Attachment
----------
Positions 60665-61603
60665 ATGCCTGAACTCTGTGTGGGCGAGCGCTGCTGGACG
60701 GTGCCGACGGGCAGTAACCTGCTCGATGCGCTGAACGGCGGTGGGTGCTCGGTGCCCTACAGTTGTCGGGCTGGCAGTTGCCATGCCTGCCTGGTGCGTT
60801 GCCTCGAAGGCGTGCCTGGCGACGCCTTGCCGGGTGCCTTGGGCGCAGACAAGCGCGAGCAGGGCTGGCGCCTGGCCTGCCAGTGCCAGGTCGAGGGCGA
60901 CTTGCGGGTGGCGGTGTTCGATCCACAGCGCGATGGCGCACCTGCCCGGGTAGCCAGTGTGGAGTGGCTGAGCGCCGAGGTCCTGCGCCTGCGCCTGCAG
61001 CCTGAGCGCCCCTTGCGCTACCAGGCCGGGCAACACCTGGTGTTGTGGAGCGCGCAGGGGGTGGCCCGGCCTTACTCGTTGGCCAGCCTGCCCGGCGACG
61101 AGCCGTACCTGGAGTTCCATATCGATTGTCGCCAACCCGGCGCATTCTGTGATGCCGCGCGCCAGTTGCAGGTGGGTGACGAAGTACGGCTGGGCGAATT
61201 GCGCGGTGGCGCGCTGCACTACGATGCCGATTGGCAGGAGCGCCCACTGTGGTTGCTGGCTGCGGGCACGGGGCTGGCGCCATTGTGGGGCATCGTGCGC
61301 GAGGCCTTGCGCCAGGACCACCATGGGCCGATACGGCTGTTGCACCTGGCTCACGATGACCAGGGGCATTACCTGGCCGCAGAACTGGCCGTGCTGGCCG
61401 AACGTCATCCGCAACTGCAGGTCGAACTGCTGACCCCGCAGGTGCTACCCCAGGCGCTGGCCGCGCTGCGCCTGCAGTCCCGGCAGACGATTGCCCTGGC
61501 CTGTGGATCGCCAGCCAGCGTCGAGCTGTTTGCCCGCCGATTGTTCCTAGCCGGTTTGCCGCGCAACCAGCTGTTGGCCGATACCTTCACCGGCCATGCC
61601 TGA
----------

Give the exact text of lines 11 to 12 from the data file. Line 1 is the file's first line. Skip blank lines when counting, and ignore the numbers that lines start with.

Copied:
61501 CTGTGGATCGCCAGCCAGCGTCGAGCTGTTTGCCCGCCGATTGTTCCTAGCCGGTTTGCCGCGCAACCAGCTGTTGGCCGATACCTTCACCGGCCATGCC
61601 TGA